Before Tim Tebow even had a number on the New England Patriots roster, his jersey was selling online at the team’s pro shop for $99.95.
One day after signing the former Heisman Trophy winner as a third-string quarterback, the Pats wasted no time capitalizing on one of the NFL’s most marketable players. They offered fans a chance to pre-order Tebow’s replica jersey, which the team said would be shipped whenever he was assigned a number.
Tebow got number 5 later in the day.
Lest there be any doubt that a benchwarmer can generate sales, consider this: Tebow ranked third in the league in jersey sales as a Denver Broncos rookie in 2010 and second in 2011—ahead of Tom Brady both seasons—despite starting less than half of his team’s games during that span. Last year with the New York Jets, Tebow never started and threw only eight passes all season, but still had the 13th highest selling jersey in the NFL.
“There’s no doubt that his Patriots jersey is going to be a big seller,” said Robert Tuchman, who founded sports marketing firm TSE Sports & Entertainment before starting a travel company in 2011. “There’s something about Tim Tebow that transcends even people who’ve won championships. He’s like some of these modern celebrities who are famous for being famous.”
Despite Tebow’s limited professional accomplishments, his reputation as a strong leader, hard worker and outspoken Christian has made him one of the country’s best-known athletes. His Q Score—the percentage of Americans who recognize him—was 83 last year, putting him in the same echelon as sports icons like LeBron James and David Beckham.
Tebow’s endorsements include deals with Jockey, Nike and EA Sports.
Popular as he is, Tebow has often been targeted for ridicule by Patriots fans. Tebow’s Broncos played the Pats twice in 2011, including a playoff matchup at Gillette Stadium that New England won in a blowout, 45-10.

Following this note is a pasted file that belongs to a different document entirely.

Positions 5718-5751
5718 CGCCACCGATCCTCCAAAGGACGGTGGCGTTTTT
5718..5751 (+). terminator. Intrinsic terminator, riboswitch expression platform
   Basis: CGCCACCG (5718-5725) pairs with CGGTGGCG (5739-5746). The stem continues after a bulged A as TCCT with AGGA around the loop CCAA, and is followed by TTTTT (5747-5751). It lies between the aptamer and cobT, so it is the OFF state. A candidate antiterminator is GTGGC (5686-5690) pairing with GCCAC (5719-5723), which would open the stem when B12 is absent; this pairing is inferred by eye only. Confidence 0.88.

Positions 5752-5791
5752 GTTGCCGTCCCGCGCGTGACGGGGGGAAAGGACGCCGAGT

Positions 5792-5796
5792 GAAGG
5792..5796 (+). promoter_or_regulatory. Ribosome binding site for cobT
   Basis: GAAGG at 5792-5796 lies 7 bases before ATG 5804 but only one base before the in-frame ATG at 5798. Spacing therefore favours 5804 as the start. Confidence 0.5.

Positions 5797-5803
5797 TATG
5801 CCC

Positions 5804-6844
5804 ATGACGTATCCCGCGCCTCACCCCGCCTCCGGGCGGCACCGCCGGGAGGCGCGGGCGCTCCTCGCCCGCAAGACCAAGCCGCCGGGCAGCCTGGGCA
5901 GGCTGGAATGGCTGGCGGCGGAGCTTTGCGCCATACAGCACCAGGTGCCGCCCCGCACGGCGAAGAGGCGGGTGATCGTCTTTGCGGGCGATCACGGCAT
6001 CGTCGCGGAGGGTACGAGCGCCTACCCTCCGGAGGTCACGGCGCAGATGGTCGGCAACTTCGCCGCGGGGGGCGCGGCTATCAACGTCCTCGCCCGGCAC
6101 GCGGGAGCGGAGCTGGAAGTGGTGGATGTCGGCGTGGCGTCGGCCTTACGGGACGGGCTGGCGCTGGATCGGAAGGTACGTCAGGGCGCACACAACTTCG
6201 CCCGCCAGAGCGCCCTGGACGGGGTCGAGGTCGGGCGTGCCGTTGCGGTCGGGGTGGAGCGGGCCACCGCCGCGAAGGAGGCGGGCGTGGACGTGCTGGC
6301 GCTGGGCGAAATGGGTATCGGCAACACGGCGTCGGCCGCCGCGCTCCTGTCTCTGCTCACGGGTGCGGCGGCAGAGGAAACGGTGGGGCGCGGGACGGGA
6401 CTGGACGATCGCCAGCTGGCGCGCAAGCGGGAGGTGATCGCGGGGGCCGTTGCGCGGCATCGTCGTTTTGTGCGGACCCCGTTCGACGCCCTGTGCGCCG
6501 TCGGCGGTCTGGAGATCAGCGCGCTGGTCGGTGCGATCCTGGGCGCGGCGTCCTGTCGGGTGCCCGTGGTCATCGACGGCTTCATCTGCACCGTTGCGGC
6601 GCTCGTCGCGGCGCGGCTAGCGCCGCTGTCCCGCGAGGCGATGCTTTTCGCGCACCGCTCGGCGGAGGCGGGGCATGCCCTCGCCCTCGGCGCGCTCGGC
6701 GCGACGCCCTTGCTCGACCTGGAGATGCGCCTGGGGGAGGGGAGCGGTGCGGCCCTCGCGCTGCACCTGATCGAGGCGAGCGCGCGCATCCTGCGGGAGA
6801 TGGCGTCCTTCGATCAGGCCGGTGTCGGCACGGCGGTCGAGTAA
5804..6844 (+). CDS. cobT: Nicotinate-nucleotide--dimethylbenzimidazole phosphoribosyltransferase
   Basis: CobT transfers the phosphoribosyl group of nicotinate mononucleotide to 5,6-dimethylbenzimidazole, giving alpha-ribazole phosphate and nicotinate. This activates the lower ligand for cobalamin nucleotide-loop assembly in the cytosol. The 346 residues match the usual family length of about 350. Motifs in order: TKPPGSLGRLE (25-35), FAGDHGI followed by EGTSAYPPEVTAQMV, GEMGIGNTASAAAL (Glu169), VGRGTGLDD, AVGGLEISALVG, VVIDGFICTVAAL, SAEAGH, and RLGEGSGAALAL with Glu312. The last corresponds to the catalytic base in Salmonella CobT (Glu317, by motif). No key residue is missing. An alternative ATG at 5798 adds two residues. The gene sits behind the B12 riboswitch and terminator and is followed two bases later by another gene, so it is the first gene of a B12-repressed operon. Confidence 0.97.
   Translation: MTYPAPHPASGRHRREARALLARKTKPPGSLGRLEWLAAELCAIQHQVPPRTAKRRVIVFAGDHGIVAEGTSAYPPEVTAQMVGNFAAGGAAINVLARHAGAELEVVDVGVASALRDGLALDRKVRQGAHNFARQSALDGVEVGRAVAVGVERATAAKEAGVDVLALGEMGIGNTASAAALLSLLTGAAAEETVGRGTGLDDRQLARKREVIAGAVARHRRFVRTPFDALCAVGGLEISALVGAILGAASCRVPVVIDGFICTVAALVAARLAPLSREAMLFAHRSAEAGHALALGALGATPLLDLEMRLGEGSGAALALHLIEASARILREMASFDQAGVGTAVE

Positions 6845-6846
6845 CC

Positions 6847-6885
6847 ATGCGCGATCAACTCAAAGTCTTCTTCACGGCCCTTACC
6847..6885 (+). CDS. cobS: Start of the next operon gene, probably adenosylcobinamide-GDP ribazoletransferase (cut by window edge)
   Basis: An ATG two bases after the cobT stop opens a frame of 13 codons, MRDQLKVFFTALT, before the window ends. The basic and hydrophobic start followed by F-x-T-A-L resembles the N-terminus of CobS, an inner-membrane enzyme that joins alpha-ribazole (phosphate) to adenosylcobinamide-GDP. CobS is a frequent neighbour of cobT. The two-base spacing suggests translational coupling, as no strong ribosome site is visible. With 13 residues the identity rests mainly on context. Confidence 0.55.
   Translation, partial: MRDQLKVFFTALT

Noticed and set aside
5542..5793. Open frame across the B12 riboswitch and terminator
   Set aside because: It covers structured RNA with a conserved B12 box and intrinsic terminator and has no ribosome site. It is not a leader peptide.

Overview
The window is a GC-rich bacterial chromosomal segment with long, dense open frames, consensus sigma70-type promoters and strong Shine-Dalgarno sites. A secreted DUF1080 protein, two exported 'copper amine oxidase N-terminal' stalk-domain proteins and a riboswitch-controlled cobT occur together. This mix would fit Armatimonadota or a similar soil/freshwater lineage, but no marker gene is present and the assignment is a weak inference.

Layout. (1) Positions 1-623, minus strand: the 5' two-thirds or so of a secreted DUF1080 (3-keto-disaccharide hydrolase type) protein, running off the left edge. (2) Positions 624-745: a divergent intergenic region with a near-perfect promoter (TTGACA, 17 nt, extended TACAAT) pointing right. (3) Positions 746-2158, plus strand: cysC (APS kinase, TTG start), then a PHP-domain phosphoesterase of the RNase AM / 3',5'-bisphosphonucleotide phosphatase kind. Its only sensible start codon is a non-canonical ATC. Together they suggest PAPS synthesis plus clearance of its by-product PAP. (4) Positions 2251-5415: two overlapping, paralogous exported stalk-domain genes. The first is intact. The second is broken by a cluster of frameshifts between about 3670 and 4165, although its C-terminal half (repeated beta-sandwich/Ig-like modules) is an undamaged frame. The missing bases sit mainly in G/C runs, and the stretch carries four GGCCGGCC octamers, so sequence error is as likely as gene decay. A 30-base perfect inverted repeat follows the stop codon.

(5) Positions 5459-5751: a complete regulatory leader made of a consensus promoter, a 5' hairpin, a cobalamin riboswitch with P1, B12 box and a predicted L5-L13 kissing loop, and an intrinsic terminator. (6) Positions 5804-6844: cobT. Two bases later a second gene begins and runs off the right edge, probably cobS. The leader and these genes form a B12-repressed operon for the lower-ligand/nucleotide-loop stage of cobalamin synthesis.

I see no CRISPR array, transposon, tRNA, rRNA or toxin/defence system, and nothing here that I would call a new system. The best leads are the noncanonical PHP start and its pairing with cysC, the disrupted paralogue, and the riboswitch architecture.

Last season, Tebow’s inability to carve out a meaningful role with the Jets offered one more reason for Patriots fans to mock their team’s most hated rival.
Signing with the hometown team isn’t enough for Tebow to win over some Pats fans.
“I wouldn’t buy a [Tebow] jersey,” said Kevin Cohee Jr., 17, of Chestnut Hill, who was shopping at Niketown in Boston on Tuesday. “I hope he’s not too big a distraction because he draws lots of media attention. Instead of being focused on the team and the players getting better, they’ll be focused on all the attention that surrounds him.”
But others appear ready to embrace Tebow—and ready to wear his name on their backs.
“I’ll definitely get a jersey,” said John Bardford, 58, of Worcester. “I know he’s a good player and he thanks God for every successful touchdown he makes, so I think he sets a good example for people. Wearing his shirt would support him and what he stands for.” Globe correspondent Alyssa Edes contributed reporting. Callum Borchers can be reached at firstname.lastname@example.org. Follow him on Twitter @callumborchers.